Occupational stress and strain in the Royal Navy 2007

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Abstract

Background

Previous surveys of psychological strain in the Naval Service (NS) have shown higher than expected levels of strain when compared to the general population.

Aim

To repeat the survey last carried out in 2004 and to obtain further information on the nature of the occupational stressors associated with strain.

Methods

General Health Questionnaire-12 strain rates and job/life stressors were measured using a Work and Well-Being Questionnaire. Models of strain were developed for male and female personnel in the Royal Navy (RN) and males in the Royal Marines (RM).

Results

The response rate was 57%. The psychological strain rate was 31.5% overall. Personnel suffering from strain tended to be ‘overcommitted’ to work, had low levels of commitment to the NS and had suffered stressful life events (SLEs) in the previous 12 months. Strain rates declined with age and rank in males, but not in females. Strain was significantly positively correlated with levels of overcommitment, effort–reward imbalance (ERI), role conflict, work–family conflict, organizational commitment and exposure to SLEs. Models of strain in the males and females in the RN and in the RM accounted for between 37 and 44% of the variance in strain.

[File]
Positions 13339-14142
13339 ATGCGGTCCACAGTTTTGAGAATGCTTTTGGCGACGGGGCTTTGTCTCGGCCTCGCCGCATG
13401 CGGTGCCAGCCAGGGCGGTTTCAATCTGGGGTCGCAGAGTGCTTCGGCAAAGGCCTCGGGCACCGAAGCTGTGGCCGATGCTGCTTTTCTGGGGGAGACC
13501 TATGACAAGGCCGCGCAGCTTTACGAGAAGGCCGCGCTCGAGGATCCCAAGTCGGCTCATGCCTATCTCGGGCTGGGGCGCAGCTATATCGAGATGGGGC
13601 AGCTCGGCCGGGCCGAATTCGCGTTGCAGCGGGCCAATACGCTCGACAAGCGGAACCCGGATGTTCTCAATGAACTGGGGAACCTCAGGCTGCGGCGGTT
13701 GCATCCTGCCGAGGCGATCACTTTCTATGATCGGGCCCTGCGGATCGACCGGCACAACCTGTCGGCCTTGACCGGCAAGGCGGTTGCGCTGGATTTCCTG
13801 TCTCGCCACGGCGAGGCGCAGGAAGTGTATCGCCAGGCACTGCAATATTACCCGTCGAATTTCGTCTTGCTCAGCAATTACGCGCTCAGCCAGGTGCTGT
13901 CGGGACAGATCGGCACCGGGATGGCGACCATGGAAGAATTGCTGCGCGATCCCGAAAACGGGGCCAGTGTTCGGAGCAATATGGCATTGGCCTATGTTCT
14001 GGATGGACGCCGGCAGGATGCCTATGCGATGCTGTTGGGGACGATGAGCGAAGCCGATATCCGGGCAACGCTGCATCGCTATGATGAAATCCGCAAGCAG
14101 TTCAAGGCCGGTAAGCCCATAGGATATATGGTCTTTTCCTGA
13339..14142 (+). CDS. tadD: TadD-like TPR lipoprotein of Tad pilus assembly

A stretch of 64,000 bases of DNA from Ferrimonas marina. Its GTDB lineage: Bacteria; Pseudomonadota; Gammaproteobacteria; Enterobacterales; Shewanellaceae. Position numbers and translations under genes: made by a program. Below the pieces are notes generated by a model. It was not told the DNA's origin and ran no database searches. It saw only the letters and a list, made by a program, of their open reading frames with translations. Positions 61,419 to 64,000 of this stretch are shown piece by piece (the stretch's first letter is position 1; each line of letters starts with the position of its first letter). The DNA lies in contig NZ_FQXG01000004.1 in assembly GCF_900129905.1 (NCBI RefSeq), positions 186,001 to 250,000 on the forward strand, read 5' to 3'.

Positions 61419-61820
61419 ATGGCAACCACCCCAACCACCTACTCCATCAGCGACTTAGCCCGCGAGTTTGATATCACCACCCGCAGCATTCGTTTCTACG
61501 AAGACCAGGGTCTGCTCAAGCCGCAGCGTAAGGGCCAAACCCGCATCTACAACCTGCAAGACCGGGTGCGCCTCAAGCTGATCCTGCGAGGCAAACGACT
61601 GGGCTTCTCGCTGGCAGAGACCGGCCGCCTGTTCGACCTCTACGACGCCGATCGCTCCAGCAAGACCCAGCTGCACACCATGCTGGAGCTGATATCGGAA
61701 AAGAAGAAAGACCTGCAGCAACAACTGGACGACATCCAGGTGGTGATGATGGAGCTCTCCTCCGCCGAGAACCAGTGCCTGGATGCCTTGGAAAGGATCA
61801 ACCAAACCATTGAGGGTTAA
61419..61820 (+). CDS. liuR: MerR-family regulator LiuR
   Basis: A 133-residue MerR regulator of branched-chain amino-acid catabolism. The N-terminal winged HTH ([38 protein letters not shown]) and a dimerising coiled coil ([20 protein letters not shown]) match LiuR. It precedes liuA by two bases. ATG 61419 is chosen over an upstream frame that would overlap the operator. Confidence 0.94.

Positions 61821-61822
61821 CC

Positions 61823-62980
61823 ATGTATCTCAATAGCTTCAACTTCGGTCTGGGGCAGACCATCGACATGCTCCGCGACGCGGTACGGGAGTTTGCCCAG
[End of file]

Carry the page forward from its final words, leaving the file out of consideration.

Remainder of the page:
Conclusions

The survey provides evidence for both the demand control and ERI models—components of these models contribute independently to strain. High levels of commitment to the organization were associated with lower strain and exposure to SLEs to higher strain.

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